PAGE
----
HOW DO STAR-FORMING GALAXIES AT z > 3 ASSEMBLE THEIR MASSES?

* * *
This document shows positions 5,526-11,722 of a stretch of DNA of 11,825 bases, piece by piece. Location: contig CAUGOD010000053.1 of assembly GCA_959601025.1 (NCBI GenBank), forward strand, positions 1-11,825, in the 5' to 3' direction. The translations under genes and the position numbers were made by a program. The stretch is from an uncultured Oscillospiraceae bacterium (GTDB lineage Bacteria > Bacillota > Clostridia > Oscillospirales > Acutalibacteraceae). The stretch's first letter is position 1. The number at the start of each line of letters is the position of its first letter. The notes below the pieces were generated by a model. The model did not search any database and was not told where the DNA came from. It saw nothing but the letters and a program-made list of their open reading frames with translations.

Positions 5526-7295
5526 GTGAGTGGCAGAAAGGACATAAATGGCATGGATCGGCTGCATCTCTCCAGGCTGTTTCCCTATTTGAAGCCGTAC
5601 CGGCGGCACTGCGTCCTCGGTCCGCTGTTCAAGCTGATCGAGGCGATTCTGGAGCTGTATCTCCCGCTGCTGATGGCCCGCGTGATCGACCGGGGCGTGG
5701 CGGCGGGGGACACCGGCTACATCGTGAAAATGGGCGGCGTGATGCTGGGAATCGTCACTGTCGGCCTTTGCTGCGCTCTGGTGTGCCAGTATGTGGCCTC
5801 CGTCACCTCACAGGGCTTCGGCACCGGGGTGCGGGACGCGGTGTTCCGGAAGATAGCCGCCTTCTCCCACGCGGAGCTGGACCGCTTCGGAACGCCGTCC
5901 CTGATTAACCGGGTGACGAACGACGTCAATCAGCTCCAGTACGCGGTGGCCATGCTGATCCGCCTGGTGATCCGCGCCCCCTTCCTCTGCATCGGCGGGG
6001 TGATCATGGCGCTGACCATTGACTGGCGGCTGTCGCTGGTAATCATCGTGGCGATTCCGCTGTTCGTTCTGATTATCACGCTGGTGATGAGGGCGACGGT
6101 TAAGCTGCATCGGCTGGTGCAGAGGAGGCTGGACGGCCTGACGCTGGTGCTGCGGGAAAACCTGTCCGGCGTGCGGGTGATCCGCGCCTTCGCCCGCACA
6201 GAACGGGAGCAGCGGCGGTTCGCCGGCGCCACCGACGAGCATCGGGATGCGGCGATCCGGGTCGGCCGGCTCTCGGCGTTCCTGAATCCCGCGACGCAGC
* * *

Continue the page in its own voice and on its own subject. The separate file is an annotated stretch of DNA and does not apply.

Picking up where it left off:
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We investigate how star-forming galaxies typically assemble their masses at high redshift. Taking advantage of the deep multi-wavelength coverage of the GOODS data set, we select two of the largest samples of high-redshift star-forming galaxies based on their UV colors and measure stellar mass of individual galaxies. We use template-fitting photometry to obtain optimal estimates of the fluxes in lower-resolution ground-based and Spitzer images using prior information about galaxy positions, shapes, and orientations. By combining the data and realistic simulations to understand measurement errors and biases, we make a statistically robust determination of stellar mass function (SMF) of the UV-selected star-forming galaxies at z 4 and 5. We report a broad correlation between stellar mass and UV luminosity, such that more UV-luminous galaxies are, on average, also more massive. However, we show that the correlation has a substantial intrinsic scatter, particularly for UV-faint galaxies, evidenced by the fact there is a non-negligible number of UV faint but massive galaxies. Furthermore, we find that the low-mass end of the SMF does not rise as steeply as the UV luminosity function (UVLF - (1.7-1.8) while SMF - (1.3-1.4)) of the same galaxies. In a smooth and continuous formation scenario where star formation rates (SFRs) are sustained at the observed rates for a long time, these galaxies would have accumulated more stellar mass (by a factor of 3) than observed and therefore the SMF would mirror more closely that of the UV luminosity function. The relatively shallow slope of the SMF is due to the fact that many of the UV-selected galaxies are not massive enough, and therefore are too faint in their rest-frame optical bands, to be detected in the current observations. Our results favor a more episodic formation history in which SFRs of low-mass galaxies vary significantly over cosmic time, a scenario currently favored by galaxy clustering. Our findings for the UV-faint galaxies at high redshift are in contrast with previous studies on more UV-luminous galaxies, which exhibit a tighter SFR-M star correlation. The discrepancy may suggest that galaxies at different luminosities may have different evolutionary paths. Such a scenario presents a nontrivial test to theoretical models of galaxy formation. 2012. The American Astronomical Society. All rights reserved..